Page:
of Don Draper and company, I encountered guitarist David
"Alabama" Frank and fiddler Nancy Reid, who
filled the Lake View Dining Room with rustic ballads and
next morning was even better. In the chilly early hours, I
prowled the edge of Abbott Lake with my camera, hunting
vivid leaves and reflections in the still water.
are more than 100 species of trees along the parkway.
Beech, birch, chestnut, dogwood, elm, fir, hickory, maple,
oak, sassafras, walnut, and on and on.
Tuggle Gap, about Milepost 165, I made a little detour —
six miles west — because I had a hunch about the town of
Floyd, Va. (population 425). Or, as one local sign would
have it, the Republic of Floyd.
was a good move.
is tiny but artsy and lively, with coffeehouses, art
galleries, a farmers market and especially the Floyd
Country Store (wood floor, tin ceiling), which offers home
goods, sandwiches, books, music lessons, a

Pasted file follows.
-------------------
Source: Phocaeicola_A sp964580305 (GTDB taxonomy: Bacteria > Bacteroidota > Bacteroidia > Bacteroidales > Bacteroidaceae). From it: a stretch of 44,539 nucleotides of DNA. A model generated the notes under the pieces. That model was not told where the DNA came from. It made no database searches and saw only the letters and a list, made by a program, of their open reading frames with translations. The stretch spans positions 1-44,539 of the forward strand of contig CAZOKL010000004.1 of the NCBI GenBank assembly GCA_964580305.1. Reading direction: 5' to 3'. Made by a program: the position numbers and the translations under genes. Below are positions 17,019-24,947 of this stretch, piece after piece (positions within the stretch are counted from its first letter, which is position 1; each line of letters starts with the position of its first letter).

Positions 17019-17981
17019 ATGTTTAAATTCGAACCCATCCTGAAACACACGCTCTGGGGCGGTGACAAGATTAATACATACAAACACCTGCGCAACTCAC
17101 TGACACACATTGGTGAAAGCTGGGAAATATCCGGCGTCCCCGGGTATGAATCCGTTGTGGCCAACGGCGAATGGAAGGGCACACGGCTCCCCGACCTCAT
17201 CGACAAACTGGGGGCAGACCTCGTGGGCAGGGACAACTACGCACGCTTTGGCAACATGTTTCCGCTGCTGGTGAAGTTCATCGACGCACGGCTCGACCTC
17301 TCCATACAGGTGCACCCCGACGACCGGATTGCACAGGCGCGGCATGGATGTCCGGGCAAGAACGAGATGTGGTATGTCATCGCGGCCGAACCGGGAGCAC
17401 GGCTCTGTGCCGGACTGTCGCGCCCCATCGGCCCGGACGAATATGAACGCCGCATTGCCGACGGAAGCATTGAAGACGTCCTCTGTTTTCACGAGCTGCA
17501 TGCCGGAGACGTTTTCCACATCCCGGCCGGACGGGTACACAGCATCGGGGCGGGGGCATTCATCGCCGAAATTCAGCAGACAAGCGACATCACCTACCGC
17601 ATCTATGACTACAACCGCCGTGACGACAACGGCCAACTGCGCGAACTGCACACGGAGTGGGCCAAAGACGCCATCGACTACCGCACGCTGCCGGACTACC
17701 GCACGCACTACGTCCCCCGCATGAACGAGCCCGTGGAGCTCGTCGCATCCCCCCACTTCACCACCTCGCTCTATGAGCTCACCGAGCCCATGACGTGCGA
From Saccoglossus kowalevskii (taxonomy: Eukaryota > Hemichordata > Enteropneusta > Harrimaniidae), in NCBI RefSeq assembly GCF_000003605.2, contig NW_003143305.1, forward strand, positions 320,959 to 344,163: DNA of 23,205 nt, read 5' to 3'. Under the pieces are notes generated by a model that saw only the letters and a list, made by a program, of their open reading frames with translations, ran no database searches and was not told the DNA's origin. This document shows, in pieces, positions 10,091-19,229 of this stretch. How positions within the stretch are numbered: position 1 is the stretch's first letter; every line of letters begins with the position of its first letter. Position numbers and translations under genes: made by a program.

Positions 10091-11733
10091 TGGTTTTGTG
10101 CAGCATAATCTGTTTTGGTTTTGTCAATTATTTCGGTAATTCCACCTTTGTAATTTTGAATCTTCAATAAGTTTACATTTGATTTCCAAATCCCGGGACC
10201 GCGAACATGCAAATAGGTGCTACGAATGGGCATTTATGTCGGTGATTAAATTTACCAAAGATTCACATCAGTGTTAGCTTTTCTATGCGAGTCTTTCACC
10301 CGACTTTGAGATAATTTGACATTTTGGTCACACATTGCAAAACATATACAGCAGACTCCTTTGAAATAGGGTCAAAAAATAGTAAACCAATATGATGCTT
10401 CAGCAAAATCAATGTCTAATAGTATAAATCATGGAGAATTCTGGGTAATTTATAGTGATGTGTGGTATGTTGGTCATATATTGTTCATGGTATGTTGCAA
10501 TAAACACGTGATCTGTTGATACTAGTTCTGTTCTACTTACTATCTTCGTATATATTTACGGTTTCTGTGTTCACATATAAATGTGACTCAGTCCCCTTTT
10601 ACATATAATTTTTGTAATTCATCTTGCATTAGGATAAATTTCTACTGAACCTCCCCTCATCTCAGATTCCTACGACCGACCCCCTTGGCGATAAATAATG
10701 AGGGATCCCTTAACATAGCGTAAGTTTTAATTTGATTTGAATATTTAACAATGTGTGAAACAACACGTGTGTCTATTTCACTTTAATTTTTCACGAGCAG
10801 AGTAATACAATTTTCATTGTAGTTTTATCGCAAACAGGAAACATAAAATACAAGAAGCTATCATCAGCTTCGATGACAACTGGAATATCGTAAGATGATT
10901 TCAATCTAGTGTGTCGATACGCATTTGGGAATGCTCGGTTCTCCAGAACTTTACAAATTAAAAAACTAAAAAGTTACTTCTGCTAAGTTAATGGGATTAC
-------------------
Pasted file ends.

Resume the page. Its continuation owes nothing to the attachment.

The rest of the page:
pulse-quickening inventory of Appalachian CDs ("Flatt
& Scruggs at Carnegie Hall") and live acts on
weekends. The store’s Friday Night Jamboree, a four-hour
acoustic music session, costs just $5.
music "is probably what saved the town and kept it
alive through the hard times," Avis McCutchan, owner
of Notebooks, just downstairs from the Black Water Loft
coffeehouse, told me.
that’s just one measure of the music’s power. After a
quick stop at Mabry Mill, whose working waterwheel at
Milepost 176 might be the most photographed spot on the
parkway, I reached the Blue Ridge Music Center in Galax,
Va. There, at Milepost 213, I was just in time to catch
Bill and Maggie Anderson singing and picking
"Wildwood Flower" on Dobro and guitar.
the building next door, an NPS interpretive team had laid
out a series of exhibits to tell the story of Appalachia’s
musical heritage, including the long-ago arrival of
English, Irish, Scottish, Welsh and African influences
(the banjo, for example, was an African contribution) and
Bill Monroe’s creation of the bluegrass genre in the
Janet Bachmann told me how a music lover named Joe Wilson
(who died in 2015) crusaded for creation of the Music
Center and promoted the Crooked Road, a trail of
traditional music venues in Virginia that includes Floyd
can find a jam session "every night of the week"
within 20 miles, Bachmann told me.